After four hours in a car my stomach told me it was time to fuel up. I pulled off I-75 at the Wesley Chapel exit and began driving in the general direction of my destination. It was my first time in this area and I had no idea where to stop for lunch. While sitting at a stop light and browsing through the restaurants in the area I decided to try the Hungry Greek.
The restaurant is located at 2653 Bruce B. Downs Boulevard just north of the Shops at Wiregrass in a small strip mall. I carefully drove around the perimeter until I found the Hungry Greek and pulled into a parking spot. The building was a the color of buckskin with decorative stone corners. Simple blue letters marked the restaurants’ location. A black awning supported by simple while columns covered several aluminum tables. I walked towards the front door hoping I had made a wise decision.
Opening the front plate glass door I was immediately greeted by a friendly face and directed towards the end of the counter to place my order. A dessert case anchored the end closest to the door. Behind a glass partition workers clad in bright blue shirts carved large slabs of meat and assembled various Greek dishes. Fake plastic grapes hung above my head along the top edge of the counter. The interior of the restaurant was painted a light tan with a band of deep gold circling the ceiling just below the crown molding. Dishes and painting with various Greek scenes and small vases decorated the walls. Light wood colored tables surrounded by cherry stained chairs provided the seating.
Looking over the menu I knew I wanted a gyro. I also decided to add a Greek salad for $1.99 and a soda. After paying the cashier I was given a number and found a table towards the front of the restaurant. Within minutes my meal arrived. I forgot to grab a fork but the guy who brought my plate immediately noticed and said he would grab one for me. He reappeared a moment later with one and told me to enjoy my meal.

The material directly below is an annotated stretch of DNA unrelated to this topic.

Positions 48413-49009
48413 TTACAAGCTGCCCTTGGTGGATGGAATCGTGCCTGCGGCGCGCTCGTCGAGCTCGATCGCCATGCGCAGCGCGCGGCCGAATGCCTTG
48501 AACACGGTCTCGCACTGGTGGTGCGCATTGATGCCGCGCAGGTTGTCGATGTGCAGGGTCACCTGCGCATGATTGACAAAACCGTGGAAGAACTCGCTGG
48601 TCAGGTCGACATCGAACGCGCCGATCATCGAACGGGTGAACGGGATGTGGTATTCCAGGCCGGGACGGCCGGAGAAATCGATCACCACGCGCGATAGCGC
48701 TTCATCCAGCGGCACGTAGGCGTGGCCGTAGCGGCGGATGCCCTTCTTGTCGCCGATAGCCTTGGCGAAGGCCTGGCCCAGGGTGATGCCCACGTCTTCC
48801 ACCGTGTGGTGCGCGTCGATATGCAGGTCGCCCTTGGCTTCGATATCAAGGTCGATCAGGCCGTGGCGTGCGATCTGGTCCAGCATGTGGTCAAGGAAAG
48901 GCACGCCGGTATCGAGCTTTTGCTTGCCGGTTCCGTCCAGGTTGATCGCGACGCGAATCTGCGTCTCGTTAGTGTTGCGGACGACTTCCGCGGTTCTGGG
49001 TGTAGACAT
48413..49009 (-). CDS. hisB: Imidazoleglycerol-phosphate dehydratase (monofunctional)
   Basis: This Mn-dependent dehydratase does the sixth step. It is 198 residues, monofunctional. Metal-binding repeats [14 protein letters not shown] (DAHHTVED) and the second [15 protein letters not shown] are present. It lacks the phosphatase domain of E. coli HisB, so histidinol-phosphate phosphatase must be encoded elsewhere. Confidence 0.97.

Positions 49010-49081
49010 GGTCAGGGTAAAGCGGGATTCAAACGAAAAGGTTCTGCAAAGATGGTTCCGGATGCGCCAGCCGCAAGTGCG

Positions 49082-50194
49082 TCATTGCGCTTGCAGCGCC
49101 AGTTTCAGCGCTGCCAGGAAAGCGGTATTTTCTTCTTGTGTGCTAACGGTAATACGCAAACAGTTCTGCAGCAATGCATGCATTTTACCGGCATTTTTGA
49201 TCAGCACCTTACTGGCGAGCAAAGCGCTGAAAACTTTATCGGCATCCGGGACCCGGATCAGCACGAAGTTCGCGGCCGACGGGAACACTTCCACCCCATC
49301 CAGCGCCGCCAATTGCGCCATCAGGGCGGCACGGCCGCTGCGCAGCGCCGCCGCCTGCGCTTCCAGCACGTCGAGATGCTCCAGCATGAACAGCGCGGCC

The gyro and Greek salad were served on a simple foam plate. The salad consisted of lettuce; tomatoes; kalamata olives; cucumbers; green pepper slices; a pepperoncini; feta cheese; and a slice of cooked beet. I took my fork and dug in. The dressing was light and flavorful. The vegetables were fresh. I stuck my fork in a second time and felt something mushy underneath the vegetables. Pushing back the lettuce I discovered a base layer of potato salad. I had never had a Greek salad with potato salad on the bottom, and chalked it up as another of Tampa’s culinary twist.
With my quota of vegetables met I turned my attention to the gyro. The pita was thin and full of sliced meat, tomatoes and red onions. These in turn were covered with tzatziki sauce. I picked up the gyro and immediately noticed its heft. This was not a North Florida gyro with a few slices of meat, but one that reminded of the gyros of my youth in New England. The pita was slightly warm. I took a bite and was hit with the rich flavor of the meat and the creaminess of the tzatziki sauce. As I continued to mow my way through the gyro a moment of panic set in as I began to get full. Thankfully, I was able to find some extra room to put the rest of the delicious gyro meat.
Slipping into a gyro coma the manager stopped by my table. I told him their gyro was one of the best I had eaten in Florida. He remarked the meat was shipped down to their two stores from Chicago. You could tell in the quality and taste of the meat, and I told him they needed to open a store up in Tallahassee. The Hungry Greek can be contacted at (813) 345-8526 and found online at www.thehungrygreek.com, on Facebook, and @HungryGreek on Twitter.
Sweet Tea & Bourbon’s Rating: